There will be a public meeting about the heritage and mural project at 7.30 pm tomorrow (Tuesday), at the Neighbourhood Centre, 39 Tottenham Street. The public can also comment about the proposals on the Fitzrovia Heritage and Mural website.

Thursday, September 6, 2012

The following is the tenth in a monthly series chronicling the U.S. 2012 presidential election. It features original material compiled throughout the previous month after a brief mention of some of the month’s biggest stories.

In this month’s edition on the campaign trail: Wikinews interviews the Peace and Freedom Party vice presidential nominee, analysts react to the Republican choice for vice president, and Wikinews updates readers on the candidates who challenged President Barack Obama in the Democratic primaries.

Contents

  • 1 Summary
  • 2 Peace and Freedom Party VP nominee speaks to Wikinews
  • 3 Analysts react to Republican VP selection
  • 4 Update on 2012 Democratic candidates
  • 5 Related news
  • 6 Sources

Wednesday, March 12, 2008

Almost exactly one year ago, on March 7, Garuda Indonesia Flight 200 crashed during landing at Adisucipto International Airport, near Yogyakarta, after a scheduled domestic Indonesian passenger flight. 21 people – 16 Indonesians and five Australians – were killed when the Boeing 737-400 overshot the runway, crossed a road, struck an embankment and burst into flames in a rice paddy. Overall, the plane had traveled 252m beyond the extreme end of the runway.

The final report, released in October, blamed pilot error for the disaster. The report stated that the aircraft had approached at a speed far exceeding that at which the wing flaps could properly operate, and attempted to execute a landing at 408 kph (254 mph), which is 160 kph (100 mph) above the safe speed. It also found that captain Marwoto Komar had ignored fifteen activations of the Ground Proximity Warning System (GPWS) informing Mr Komar that the aircraft was flying at a speed beyond that at which it could safely land, but he failed to abort.

It also commented that he missed one further opportunity for emergency evasive action when the airliner struck the runway and bounced into the air, at which point co-pilot Gagam Rochmana requested a ‘go-around‘ procedure be initiated, but was also ignored. It further criticised Mr Komar for singing during final approach, a direct violation of the Garuda Basic Operations Manual, which calls for activation of the Sterile Cockpit Rule at 10,000 feet and below.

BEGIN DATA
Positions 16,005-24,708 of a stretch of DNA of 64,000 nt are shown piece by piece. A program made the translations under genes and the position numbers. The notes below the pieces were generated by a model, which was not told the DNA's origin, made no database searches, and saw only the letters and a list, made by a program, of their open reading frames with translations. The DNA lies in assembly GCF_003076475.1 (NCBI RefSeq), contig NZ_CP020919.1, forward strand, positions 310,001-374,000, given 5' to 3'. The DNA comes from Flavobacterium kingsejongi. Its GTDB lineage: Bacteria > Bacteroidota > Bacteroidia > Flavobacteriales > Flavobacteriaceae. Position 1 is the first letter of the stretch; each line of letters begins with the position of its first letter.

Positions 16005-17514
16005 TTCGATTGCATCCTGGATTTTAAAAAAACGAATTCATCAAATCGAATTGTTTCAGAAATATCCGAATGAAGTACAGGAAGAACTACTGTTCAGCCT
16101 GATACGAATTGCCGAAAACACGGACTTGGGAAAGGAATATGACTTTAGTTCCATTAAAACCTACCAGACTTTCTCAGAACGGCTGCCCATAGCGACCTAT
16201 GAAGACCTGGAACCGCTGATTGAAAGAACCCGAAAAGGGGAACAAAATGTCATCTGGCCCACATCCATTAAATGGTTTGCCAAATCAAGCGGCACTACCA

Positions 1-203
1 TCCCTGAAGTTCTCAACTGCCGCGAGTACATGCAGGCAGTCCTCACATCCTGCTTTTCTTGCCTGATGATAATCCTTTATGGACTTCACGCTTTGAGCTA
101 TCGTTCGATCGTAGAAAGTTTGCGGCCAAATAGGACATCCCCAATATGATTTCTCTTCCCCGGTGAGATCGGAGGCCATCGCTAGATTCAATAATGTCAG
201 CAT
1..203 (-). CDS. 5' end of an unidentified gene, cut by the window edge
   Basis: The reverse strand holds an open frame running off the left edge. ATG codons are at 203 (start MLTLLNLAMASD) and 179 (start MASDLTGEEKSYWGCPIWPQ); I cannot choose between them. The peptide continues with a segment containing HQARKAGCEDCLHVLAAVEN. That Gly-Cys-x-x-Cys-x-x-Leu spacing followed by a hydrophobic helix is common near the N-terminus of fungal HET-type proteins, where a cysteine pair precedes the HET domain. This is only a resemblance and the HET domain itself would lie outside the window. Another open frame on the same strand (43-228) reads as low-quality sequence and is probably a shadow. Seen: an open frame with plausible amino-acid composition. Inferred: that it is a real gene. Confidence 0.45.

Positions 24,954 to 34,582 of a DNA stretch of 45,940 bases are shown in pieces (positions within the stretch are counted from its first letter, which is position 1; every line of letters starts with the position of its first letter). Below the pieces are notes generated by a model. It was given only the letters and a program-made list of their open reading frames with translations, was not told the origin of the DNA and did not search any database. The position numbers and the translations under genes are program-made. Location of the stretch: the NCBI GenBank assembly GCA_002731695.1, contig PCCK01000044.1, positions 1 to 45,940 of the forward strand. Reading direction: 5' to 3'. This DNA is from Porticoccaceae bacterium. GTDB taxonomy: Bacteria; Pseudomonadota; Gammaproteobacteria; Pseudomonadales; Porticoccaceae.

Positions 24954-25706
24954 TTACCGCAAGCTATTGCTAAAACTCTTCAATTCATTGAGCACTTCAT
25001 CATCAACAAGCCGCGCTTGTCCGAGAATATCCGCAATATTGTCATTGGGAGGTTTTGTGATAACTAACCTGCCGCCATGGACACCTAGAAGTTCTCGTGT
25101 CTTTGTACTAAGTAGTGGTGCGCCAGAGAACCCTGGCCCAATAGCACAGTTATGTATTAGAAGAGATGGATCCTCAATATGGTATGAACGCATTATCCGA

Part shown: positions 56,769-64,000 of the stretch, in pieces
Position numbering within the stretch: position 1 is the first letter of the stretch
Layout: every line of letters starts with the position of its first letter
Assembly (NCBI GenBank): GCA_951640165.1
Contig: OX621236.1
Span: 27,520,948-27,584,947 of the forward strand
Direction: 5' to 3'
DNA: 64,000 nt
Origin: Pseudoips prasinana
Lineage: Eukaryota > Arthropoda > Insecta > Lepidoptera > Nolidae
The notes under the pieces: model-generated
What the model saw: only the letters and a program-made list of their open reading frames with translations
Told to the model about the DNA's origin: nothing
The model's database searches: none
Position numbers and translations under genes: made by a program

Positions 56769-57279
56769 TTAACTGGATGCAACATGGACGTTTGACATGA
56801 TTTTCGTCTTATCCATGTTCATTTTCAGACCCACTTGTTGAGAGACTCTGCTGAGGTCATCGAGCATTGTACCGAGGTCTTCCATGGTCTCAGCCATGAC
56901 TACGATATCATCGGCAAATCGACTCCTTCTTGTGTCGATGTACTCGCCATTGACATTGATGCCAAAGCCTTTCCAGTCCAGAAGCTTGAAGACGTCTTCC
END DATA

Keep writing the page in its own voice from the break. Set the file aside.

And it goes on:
Mr Rochmana was also criticised for his failure to take control away from Mr Komar when it became apparent that the aircraft was being operated in an unsafe manner. However, the report did note that Garuda Indonesia had failed to give him any simulator training replicating a situation whereby the co-pilot would take over control duties from the pilot in charge due to unsafe handling of the plane; in fact, training was found to be inadequate for both members of the cockpit crew.

Further criticisms were also leveled at airport and governmental authorities for failures in their respective roles to provide safety features and to enforce regulations.

However, the Indonesian authorities have recently generated intense controversy by deciding to prosecute Mr Komar for his role in the disaster. The move has been pushed for by some, but met with opposition by others.

Alexander Downer, Australian foreign minister at the time of the crash, immediately said “…I am very glad that they have reached a point now where they have charged the captain of the aircraft.” The unusually high number of Australians amongst the 140 passengers on board was attributable to a visit by Mr Downer.

One of those was Morgan Mellish of the Australian Financial Review, who died in the crash. His sister, Caroline Mellish, had specifically called for prosecution to be avoided, saying “I think having 21 deaths on your conscience is probably enough. I don’t think prosecuting the man is going to make any difference.”